Behind the Slow Pace of Wage Growth
Boosted by aircraft and also by motor vehicles, factory orders rose an as-expected 2.1 percent in March. March’s gain ends what were 7 straight declines as February, which was initially at plus 0.2 percent, is revised now to minus 0.1 percent. The 7 straight declines are the most striking evidence of how hard the manufacturing sector has been hit, by the strong dollar that weakens exports and also specific trouble in the energy sector due to the downturn in oil.
But in March, the sector got a big boost from civilian aircraft, an industry where big monthly swings are normal, but also from motor vehicle & parts where orders rose 6.0 percent in what is one of the very strongest gains of the recovery. Excluding transportation, however, orders were unchanged compared to only a 0.1 percent gain in February, with the latter revised down sharply from an initial reading of plus 0.8 percent.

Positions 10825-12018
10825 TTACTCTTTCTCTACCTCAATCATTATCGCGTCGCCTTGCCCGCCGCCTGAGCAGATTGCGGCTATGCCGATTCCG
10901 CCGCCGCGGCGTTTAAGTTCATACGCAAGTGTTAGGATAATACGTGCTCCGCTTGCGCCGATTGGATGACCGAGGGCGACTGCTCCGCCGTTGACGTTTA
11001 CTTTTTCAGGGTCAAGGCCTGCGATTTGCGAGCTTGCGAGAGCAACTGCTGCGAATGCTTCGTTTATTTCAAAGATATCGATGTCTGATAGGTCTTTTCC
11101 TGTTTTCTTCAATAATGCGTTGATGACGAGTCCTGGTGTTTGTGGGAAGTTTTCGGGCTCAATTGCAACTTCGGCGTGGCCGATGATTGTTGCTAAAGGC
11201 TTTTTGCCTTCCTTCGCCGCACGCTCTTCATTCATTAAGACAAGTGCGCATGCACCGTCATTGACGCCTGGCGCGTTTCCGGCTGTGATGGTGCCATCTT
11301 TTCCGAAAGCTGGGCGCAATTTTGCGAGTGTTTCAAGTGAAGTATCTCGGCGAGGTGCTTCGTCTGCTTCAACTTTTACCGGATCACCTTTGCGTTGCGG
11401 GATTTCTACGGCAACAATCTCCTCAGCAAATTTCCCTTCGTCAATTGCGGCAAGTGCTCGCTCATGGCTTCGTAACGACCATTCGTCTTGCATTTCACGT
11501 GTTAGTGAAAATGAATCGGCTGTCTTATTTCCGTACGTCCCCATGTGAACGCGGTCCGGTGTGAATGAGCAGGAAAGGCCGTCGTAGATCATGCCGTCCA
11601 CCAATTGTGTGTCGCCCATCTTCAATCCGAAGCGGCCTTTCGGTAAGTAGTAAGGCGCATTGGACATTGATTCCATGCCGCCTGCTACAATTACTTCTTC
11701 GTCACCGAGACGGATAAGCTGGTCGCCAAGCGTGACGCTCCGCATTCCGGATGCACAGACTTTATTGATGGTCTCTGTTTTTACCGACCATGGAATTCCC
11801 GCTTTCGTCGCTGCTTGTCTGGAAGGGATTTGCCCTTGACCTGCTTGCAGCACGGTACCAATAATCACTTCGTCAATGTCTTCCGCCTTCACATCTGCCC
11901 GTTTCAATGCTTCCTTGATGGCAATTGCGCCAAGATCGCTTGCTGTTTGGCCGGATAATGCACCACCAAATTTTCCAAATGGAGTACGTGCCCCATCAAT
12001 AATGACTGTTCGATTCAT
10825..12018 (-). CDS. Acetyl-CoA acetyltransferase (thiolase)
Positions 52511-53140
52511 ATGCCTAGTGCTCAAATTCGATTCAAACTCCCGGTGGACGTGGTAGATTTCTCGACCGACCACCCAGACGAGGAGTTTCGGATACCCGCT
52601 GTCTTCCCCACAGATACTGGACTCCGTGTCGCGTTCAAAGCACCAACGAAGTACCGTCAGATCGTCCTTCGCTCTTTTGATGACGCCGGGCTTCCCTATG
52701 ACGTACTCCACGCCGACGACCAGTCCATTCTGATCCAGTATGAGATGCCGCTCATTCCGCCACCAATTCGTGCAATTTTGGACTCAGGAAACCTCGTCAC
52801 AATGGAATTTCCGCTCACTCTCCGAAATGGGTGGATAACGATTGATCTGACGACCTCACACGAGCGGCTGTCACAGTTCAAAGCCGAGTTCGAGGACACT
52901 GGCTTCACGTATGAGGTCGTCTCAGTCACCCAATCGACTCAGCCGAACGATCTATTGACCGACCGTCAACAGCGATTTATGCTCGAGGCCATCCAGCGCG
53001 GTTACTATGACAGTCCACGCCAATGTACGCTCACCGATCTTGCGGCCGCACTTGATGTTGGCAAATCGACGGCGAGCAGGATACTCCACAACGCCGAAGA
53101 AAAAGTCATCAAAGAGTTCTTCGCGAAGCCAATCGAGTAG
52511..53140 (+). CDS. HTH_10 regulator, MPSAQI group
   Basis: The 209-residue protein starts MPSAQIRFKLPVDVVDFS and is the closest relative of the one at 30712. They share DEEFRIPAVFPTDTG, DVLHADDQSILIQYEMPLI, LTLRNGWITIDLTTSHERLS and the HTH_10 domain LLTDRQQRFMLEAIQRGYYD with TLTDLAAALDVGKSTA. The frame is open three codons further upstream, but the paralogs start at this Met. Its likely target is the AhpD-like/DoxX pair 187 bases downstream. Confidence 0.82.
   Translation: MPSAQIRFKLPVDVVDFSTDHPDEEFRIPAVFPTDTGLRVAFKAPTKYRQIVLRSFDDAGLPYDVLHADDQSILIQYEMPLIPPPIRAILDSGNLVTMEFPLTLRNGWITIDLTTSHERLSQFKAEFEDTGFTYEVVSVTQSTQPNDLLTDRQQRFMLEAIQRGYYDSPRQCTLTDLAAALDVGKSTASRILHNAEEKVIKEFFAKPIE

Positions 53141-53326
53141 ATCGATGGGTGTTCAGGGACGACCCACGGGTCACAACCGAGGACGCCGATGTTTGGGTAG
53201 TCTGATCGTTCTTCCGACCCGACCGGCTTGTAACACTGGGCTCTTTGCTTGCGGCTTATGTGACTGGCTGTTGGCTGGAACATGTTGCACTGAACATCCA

Energy equipment rebounded 4.8 percent in the month but following a long streak of declines including an 18.5 percent drop in February. Industrial machinery was also down on the month. Other industries on the plus side include computers and defense capital goods.
Orders for capital goods in general were mixed, up only 0.1 percent on the core, which excludes aircraft, and extending their downward slope.
Other readings include a sizable 0.5 percent rise in shipments. Another plus is a small rise in unfilled orders which have been especially weak. Inventories held steady relative to sales, with the inventory-to-sales rate unchanged at 1.35.
The pop in March ends the first quarter on a positive note but the early indications on the second quarter, despite expectations of an outsized weather boost, have all been soft.
Remember all that cheerleading last year about how NOW capex was going to pick up?
No chance of recession?